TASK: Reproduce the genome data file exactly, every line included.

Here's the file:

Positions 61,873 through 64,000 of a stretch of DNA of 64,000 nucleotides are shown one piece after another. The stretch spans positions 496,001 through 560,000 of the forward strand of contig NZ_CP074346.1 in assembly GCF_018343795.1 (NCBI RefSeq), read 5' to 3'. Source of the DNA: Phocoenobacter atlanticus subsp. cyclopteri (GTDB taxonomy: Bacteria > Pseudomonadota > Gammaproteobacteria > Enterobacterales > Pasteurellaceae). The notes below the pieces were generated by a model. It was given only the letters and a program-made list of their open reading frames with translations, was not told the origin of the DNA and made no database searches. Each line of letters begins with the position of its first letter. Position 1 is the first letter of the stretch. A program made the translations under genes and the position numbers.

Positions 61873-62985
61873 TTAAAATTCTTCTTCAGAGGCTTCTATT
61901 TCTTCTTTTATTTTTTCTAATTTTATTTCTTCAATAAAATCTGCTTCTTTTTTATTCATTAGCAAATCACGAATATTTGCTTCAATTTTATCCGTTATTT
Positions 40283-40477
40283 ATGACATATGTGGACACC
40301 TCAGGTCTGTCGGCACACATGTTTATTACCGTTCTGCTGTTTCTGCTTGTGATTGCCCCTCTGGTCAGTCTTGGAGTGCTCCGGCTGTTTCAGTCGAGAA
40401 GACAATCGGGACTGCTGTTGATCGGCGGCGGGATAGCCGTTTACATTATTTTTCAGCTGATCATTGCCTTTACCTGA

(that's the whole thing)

Positions 61,873 through 64,000 of a stretch of DNA of 64,000 nucleotides are shown one piece after another. The stretch spans positions 496,001 through 560,000 of the forward strand of contig NZ_CP074346.1 in assembly GCF_018343795.1 (NCBI RefSeq), read 5' to 3'. Source of the DNA: Phocoenobacter atlanticus subsp. cyclopteri (GTDB taxonomy: Bacteria > Pseudomonadota > Gammaproteobacteria > Enterobacterales > Pasteurellaceae). The notes below the pieces were generated by a model. It was given only the letters and a program-made list of their open reading frames with translations, was not told the origin of the DNA and made no database searches. Each line of letters begins with the position of its first letter. Position 1 is the first letter of the stretch. A program made the translations under genes and the position numbers.

Positions 61873-62985
61873 TTAAAATTCTTCTTCAGAGGCTTCTATT
61901 TCTTCTTTTATTTTTTCTAATTTTATTTCTTCAATAAAATCTGCTTCTTTTTTATTCATTAGCAAATCACGAATATTTGCTTCAATTTTATCCGTTATTT
Positions 40283-40477
40283 ATGACATATGTGGACACC
40301 TCAGGTCTGTCGGCACACATGTTTATTACCGTTCTGCTGTTTCTGCTTGTGATTGCCCCTCTGGTCAGTCTTGGAGTGCTCCGGCTGTTTCAGTCGAGAA
40401 GACAATCGGGACTGCTGTTGATCGGCGGCGGGATAGCCGTTTACATTATTTTTCAGCTGATCATTGCCTTTACCTGA